If you’re trying to make healthier lifestyle choices, you’d be forgiven for thinking that swapping a glass of Coke for its diet equivalent is a sensible decision.
After all, Coke contains 139 calories and 35g (or 7 teaspoons) of sugar per 330ml can, while Diet Coke gets its sugary taste from zero-calorie sweeteners. But now a new major review of scientific studies has suggested that there’s no hard evidence that the latter is any better for you than the former.
The research, which took into account the findings from 56 studies on the subject, found that ‘no evidence was seen for health benefits from sweeteners and potential harms could not be excluded.’
‘In this comprehensive systematic review, a broad range of health outcomes were investigated to determine a possible association with non-sugar sweetener use in a generally healthy population,’ the authors of the study, which was led by University of Freiburg and published in the BMJ, explained.
‘There was no compelling evidence to indicate important health benefits of non-sugar sweetener use on a range of health outcomes’ – and the health outcomes analysed included weight loss.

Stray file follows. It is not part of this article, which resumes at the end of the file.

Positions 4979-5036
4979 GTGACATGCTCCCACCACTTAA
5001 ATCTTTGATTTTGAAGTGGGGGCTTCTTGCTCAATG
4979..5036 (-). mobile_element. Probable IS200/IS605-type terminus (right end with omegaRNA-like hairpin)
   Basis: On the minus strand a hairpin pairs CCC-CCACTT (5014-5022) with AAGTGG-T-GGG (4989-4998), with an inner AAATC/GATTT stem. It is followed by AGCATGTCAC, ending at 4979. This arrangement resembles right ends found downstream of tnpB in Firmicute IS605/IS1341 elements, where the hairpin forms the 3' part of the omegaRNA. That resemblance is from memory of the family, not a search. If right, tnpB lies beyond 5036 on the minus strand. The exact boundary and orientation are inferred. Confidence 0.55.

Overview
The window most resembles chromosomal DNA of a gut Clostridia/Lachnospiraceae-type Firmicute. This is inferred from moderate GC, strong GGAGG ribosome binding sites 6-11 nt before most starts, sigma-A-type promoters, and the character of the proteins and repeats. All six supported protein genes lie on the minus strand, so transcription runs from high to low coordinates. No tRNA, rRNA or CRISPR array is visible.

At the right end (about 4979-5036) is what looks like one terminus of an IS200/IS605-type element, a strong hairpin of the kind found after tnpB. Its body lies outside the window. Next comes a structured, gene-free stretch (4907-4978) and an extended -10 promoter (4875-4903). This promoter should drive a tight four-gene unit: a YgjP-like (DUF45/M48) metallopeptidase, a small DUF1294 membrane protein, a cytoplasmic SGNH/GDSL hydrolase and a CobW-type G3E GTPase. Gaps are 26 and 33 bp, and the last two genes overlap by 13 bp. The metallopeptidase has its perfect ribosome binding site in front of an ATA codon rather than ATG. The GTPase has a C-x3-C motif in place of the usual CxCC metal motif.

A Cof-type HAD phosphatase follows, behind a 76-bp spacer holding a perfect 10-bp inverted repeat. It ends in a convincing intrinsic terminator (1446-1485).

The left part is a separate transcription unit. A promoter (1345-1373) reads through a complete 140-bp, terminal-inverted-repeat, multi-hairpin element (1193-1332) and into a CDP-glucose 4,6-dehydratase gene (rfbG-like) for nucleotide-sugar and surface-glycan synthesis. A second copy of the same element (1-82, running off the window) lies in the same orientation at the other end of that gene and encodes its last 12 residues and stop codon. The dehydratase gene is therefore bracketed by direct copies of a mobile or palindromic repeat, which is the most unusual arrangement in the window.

A small number of studies considered did slowed weight gain when sugar was replaced by sweeteners, but this effect was of ‘low or very low certainty’.
Ultimately, the review highlights the necessity for more research into the long-term health effects of artificial sweeteners to be conducted.
‘Evidence for health effects due to use of [sweeteners] is conflicting,’ Dr Joerg Meerpohl, who wrote a 2017 paper that linked daily diet drink consumption to increased rates of stroke or dementia, said previously.
‘While some studies report an association between sweetener use and reduced obesity and risk of type 2 diabetes (thus suggesting a benefit for general health and the management of diabetes), other studies suggest that sweetener use could increase the risk of weight gain, diabetes and cancer.’
So we wait for science to give more conclusive answers, what you should be drinking if you want to lose weight and avoid any other negative side effects?
Professor Tom Sanders, a nutrition and dietetics expert from King’s College London who was not involved with the study, told The Independent: ‘The findings of this study are not surprising and confirm the view that artificial sweeteners are not a magic bullet to prevent obesity.
‘Replacement of sugary drinks with artificial sweeteners helps prevent weight gain but is not superior to the preferred alternative — water.’